Belichick went as far as to say he’s “sure I learned a lot more from him than he did from me.” Mayo, while speaking to Patriots.com’s “PFW in Progress,” wasn’t so sure about that.
“I find that hard to believe,” Mayo said. “It’s a great compliment. Maybe about things in the locker room and things like that. Bill’s a great guy. They really don’t see him the same way that I see him, but he’s a great teacher, a great mentor, and not only about football, about becoming a man and being a pillar in the community.
“A lot of people don’t talk about that with Bill, but he does give back a lot. Any time I had a charity, he would sign something. He would ask me before I would ask him. ‘Hey do you need something for this?’ I try to use those principles now with my kids and with family. Hopefully I can use some of those principles that he used to lead these great football teams in the next aspect of my life.”
Mayo’s next venture won’t be in football but business. He plans to join Optum, a health services and innovation company.
Mayo, 30, was coming off three straight seasons that ended with him on injured reserve. His salary cap hit was going to be steep in 2016, and the Patriots’ 2008 first-round draft pick wasn’t interested in joining another team.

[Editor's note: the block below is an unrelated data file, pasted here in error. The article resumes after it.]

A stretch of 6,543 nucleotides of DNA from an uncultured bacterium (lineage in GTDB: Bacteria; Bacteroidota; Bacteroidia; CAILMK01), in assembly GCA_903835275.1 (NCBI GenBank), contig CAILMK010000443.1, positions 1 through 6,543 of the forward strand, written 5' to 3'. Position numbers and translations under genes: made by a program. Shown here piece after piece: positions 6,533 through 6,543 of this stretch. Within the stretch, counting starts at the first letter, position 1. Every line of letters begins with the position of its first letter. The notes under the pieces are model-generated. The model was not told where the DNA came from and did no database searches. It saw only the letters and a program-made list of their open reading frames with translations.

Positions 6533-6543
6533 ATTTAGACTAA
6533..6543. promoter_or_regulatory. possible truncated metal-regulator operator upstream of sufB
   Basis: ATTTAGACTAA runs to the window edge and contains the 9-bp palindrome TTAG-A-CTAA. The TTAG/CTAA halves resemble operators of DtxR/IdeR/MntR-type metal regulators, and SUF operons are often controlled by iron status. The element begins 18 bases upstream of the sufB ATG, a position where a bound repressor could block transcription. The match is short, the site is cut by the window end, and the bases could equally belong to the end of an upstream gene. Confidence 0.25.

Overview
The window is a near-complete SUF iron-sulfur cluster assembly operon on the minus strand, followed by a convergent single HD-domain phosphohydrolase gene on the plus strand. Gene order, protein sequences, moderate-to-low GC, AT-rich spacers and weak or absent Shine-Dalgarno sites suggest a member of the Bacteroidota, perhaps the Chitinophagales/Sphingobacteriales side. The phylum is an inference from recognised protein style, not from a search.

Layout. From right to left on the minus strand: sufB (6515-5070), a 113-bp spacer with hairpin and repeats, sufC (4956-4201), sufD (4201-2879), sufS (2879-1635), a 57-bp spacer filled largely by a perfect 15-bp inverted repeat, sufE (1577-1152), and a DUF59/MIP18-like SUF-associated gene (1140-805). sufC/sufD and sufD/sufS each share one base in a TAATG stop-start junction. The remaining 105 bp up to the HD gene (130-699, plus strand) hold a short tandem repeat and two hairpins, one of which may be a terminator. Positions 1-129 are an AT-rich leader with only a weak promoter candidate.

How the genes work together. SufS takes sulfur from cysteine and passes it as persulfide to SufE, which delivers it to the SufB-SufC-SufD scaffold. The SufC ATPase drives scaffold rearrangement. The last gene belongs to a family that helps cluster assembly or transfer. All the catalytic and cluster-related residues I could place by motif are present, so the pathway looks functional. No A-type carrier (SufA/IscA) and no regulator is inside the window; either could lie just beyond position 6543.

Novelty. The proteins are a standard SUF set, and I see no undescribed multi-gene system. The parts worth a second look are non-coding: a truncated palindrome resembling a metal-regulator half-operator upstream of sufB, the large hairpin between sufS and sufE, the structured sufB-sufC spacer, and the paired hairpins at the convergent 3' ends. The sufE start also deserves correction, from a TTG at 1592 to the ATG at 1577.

“I could never play for someone else. I told Bill that,” Mayo said. “If teams were calling, I would never go. I could never see myself playing for another team. I’m big into loyalty. … The Kraft family and Coach Belichick, they’ve always been loyal to me and I owe it to them. It hasn’t been about money. … It honestly was never really about the money after you finish that first contract. I just love the game of football. It’s all about relationships, I’ve formed some great relationships, from the people in the kitchen to the janitors and the coaches. I’ve always tried to treat everyone the same, leave a legacy of giving back.”
Thumbnail photo via Stew Milne/USA TODAY Sports Images
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